WHEREFORE, the appealed decision is REVERSED.  Accused-appellants Gilbert Baulite and Liberato Baulite are hereby ACQUITTED of the crime charged in Criminal Case 2834 of the Regional Trial Court, Cotabato, Kidapawan, on reasonable doubt.

Costs de oficio.

The Director, Bureau of Corrections is ordered to release the accused-appellants immediately unless held for another cause.  He shall inform the Court of such release or the reason for non-release within ten (10) days from notice.


Davide, Jr., (Chairman), Puno, and Ynares-Santiago, JJ., concur.
Kapunan, J., on official leave.

[1] In Criminal Case no. 2834, dated November 25, 1998, Original Record, pp. 381-387.

[2] Rollo, pp. 6-7.

[3] Original Record, p. 20.

[4] Rollo, pp. 16-23, at p. 23.

[5] Rollo, p. 24.  On July 05, 1999, we accepted the appeal (Rollo, p. 26).

[6] Decision, Regional Trial Court, Rollo, pp. 16-23, at p. 23.

[7] Original Record, p. 7.

[8] TSN, January 7, 1998, pp. 7-11.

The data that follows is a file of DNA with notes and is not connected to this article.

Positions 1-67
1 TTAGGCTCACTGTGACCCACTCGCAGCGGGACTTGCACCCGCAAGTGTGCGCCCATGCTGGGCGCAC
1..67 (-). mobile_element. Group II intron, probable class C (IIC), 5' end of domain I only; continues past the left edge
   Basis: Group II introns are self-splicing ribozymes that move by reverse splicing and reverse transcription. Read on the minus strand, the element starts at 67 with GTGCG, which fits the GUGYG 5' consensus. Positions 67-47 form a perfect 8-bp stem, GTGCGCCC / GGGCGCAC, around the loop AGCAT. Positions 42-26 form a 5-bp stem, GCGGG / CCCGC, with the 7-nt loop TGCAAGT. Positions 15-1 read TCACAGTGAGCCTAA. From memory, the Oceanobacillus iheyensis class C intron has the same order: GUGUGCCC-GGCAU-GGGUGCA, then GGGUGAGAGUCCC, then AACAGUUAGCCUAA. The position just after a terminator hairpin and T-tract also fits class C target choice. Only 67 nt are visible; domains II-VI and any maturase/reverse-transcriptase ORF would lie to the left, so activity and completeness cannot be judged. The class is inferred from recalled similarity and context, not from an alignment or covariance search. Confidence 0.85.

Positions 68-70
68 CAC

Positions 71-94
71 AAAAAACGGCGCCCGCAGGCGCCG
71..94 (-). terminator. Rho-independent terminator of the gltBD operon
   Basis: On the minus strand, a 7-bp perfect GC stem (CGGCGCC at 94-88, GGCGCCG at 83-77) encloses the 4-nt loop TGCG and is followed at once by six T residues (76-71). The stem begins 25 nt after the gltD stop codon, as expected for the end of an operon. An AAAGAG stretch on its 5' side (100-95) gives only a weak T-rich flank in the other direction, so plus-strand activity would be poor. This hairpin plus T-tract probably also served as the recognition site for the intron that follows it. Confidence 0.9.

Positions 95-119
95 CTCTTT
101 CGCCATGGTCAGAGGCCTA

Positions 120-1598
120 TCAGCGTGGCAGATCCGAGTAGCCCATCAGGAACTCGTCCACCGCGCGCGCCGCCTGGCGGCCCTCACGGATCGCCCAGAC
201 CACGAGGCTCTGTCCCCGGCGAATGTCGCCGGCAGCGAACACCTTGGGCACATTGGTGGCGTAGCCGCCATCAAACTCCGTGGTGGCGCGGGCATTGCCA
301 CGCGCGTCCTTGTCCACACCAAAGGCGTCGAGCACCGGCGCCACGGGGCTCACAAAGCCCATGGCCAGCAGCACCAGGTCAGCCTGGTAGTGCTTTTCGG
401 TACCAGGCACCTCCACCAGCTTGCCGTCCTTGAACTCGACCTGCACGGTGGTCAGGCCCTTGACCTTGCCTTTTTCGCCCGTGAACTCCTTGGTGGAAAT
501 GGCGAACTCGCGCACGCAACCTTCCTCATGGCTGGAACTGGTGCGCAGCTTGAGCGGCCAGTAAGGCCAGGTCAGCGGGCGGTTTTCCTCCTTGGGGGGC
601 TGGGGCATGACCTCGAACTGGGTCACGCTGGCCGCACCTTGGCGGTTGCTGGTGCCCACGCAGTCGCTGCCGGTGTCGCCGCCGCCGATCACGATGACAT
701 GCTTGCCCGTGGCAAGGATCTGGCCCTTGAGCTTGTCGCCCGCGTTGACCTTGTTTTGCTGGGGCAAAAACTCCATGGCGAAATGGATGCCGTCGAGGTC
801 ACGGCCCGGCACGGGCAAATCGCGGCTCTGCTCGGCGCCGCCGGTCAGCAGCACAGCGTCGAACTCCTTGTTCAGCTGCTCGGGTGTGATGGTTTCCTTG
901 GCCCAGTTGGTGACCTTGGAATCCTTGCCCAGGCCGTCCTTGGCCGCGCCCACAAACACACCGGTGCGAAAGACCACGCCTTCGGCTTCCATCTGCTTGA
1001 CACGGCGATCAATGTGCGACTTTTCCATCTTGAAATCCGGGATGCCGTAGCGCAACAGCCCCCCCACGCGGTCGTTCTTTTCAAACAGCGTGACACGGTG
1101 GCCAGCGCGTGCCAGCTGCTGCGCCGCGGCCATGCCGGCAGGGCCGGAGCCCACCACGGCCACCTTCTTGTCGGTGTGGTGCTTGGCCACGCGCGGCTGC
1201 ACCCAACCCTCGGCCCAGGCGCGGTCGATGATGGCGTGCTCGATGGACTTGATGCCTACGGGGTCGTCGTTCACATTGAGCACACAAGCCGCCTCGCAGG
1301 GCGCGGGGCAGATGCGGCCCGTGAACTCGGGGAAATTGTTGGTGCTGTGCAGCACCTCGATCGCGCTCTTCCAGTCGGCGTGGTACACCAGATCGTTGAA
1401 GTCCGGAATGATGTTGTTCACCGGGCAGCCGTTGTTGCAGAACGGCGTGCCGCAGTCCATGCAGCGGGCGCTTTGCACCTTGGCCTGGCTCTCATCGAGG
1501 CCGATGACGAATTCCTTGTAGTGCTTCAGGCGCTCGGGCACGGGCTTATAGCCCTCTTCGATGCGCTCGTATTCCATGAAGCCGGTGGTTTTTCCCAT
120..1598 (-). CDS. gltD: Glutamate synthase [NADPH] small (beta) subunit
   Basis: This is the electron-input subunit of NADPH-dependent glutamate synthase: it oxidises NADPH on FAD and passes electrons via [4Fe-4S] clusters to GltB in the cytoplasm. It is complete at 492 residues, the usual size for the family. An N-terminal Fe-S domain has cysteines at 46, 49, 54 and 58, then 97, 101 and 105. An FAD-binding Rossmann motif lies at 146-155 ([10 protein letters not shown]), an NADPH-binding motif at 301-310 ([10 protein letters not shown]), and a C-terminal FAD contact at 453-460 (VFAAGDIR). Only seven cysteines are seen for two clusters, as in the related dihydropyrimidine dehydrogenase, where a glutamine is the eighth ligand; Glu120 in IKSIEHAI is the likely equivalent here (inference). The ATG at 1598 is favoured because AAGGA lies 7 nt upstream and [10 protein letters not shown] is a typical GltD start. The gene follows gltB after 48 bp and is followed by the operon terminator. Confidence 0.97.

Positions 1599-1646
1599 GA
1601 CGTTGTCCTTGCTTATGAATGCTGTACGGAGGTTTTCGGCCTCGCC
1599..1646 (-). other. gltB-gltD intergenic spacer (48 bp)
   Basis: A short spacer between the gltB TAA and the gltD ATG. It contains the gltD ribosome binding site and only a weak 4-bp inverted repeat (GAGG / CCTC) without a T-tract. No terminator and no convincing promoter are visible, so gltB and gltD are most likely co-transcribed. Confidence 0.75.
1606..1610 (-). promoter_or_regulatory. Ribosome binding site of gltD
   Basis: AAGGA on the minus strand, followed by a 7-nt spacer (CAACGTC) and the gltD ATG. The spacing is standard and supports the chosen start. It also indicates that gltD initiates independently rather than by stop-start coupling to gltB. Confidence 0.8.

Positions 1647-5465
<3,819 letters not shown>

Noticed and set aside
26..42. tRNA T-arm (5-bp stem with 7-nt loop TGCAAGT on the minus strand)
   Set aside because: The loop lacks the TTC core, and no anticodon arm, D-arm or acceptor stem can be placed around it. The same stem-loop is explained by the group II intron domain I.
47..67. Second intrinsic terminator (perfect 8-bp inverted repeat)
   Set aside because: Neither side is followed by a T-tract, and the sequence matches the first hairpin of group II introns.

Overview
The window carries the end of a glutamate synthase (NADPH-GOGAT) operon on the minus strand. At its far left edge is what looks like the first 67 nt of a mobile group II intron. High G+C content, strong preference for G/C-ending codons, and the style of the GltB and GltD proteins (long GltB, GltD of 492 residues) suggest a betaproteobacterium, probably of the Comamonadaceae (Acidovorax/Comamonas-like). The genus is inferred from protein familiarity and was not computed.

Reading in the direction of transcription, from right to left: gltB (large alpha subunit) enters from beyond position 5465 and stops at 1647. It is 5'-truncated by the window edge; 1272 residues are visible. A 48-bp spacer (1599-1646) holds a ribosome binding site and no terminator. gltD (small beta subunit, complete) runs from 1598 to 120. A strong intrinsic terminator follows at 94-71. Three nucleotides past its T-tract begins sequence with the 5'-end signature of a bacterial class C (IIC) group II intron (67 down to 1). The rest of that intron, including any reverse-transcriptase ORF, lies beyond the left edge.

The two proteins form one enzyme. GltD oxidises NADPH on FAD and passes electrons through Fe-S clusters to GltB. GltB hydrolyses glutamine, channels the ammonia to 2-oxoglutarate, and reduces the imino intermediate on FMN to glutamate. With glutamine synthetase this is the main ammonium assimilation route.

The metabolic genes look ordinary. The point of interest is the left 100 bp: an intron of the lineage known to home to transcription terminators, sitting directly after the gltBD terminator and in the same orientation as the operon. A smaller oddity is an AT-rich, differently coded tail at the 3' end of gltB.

[9] TSN, July 11, 1995, pp. 5-7.

[10] People v. Manzano, 227 SCRA 780, 787 [1993].

[11] People v. Dismukem, 234 SCRA 51, 61 [1994], citing People v. Dramayo, 149 Phil. 107 [1971]; People v. Garcia, 215 SCRA 349 [1992].

[12] People v. Santos, 333 SCRA 319, 336 [2000].

[13] Manifestation and motion in Lieu of Brief, Rollo, pp. 84-96.

[14] TSN, July 11, 1995, pp. 5-7.

[15] People v. Isla, 343 Phil. 562, 570 [1997], citing People v. Jumao-as, 230 SCRA 70 [1994].

[16] People v. Sinatao, 319 Phil. 665, 687 [1995].

[17] People v. Parel, 330 Phil. 453, 471 [1999]; People v. Salangga, 234 SCRA 407 [1994].

[18] Pecho v. People, 331 Phil. 1, 19 [1999].

[19] People v. Valeriano, 226 SCRA 694 [1993], citing People v. Pido, 200 SCRA 45 [1991].